My grandmother used to help me to remember by saying, “Ricky, tie a string around your finger.” The logic, of course, was that when I saw the string, I would ask myself, “Why is the string there? Oh, I remember.” A string around my finger was kind of hard to forget.
Christmas, too, is like a string around my finger. I have a way of forgetting, so each year the celebration of Jesus’ birth is a reminder of at least three things:
First, Christmas is a reminder to me that Jesus Christ is both Other and Personal. This One whose creative power spoke everything into being also lived humbly.
Second, Christmas is a reminder of Jesus’ promise: “I am the Way, the Truth, and the Life.” With tomorrow’s uncertainty, He personifies hope that does not change.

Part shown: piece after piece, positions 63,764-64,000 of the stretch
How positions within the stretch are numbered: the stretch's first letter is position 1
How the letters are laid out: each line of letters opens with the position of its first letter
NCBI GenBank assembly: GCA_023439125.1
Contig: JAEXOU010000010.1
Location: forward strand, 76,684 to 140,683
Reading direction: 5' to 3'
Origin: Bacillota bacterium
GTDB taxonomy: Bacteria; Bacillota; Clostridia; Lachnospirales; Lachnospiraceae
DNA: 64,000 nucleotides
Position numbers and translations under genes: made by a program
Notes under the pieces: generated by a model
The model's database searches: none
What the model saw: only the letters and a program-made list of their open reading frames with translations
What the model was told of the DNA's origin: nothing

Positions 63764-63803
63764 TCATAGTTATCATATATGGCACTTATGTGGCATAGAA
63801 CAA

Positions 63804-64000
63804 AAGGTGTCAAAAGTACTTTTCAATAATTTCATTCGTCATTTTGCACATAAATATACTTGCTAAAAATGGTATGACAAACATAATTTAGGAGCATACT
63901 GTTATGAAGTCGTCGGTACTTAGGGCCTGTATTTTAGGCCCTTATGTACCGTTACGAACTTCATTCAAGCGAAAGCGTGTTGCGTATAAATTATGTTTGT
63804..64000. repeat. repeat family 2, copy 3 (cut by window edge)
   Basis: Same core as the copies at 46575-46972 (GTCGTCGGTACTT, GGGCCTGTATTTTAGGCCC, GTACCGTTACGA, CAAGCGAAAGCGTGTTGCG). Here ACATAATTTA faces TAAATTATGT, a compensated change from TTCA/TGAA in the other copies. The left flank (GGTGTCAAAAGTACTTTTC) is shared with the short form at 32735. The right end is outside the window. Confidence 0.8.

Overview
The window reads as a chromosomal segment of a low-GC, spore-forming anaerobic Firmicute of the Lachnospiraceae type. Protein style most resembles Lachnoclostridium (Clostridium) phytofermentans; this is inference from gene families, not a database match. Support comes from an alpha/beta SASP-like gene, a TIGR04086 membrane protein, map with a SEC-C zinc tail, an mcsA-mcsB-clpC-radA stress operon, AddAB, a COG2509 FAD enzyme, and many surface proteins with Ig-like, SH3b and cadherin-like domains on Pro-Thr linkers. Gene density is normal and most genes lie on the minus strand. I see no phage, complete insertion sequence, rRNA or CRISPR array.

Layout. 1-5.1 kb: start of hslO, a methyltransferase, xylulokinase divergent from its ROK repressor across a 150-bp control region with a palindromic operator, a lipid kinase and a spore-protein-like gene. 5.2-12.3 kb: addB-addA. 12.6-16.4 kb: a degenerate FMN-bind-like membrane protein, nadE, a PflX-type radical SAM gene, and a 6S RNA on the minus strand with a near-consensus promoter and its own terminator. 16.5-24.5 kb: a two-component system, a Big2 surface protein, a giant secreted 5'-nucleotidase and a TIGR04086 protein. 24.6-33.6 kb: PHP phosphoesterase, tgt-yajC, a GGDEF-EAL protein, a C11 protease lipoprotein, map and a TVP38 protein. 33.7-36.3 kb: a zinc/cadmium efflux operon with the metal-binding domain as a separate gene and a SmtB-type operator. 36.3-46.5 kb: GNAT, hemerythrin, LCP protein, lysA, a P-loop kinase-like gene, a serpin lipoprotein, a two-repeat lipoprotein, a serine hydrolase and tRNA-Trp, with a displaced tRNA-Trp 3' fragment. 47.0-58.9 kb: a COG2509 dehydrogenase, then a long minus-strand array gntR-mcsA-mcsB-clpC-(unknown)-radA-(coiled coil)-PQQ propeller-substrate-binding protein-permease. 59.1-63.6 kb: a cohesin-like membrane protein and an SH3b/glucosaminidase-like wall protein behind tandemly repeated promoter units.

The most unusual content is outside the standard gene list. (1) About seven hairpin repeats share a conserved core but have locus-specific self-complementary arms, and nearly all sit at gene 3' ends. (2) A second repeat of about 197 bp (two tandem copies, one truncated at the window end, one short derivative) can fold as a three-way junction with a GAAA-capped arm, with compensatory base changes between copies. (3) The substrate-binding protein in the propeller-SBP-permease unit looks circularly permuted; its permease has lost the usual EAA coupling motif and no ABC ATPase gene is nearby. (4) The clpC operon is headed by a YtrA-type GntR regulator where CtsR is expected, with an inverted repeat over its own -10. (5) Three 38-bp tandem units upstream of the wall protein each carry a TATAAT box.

And third, every Christmas is a reminder to leaders that the loudest voices are not always right.
While everyone else’s attention was on Governor Quirinius’ census, few even noticed the birth of all births in that Bethlehem cattle stall. His life was relatively obscure. He never won a single election; rather, the crowds voted to crucify Truth on the day He died alone. Christmas reminds leaders that virtue is not determined by majority vote (electoral or popular), but only through gracious self-disclosure when God became flesh and showed us how to live.
Christmas is a string around my finger to remember that Jesus’ way has always been followed by a minority. This year a sea of hostile voices contending for power have saturated my senses. So I really need Christmas lest my soul forgets that it is the narrow way that leads to life.
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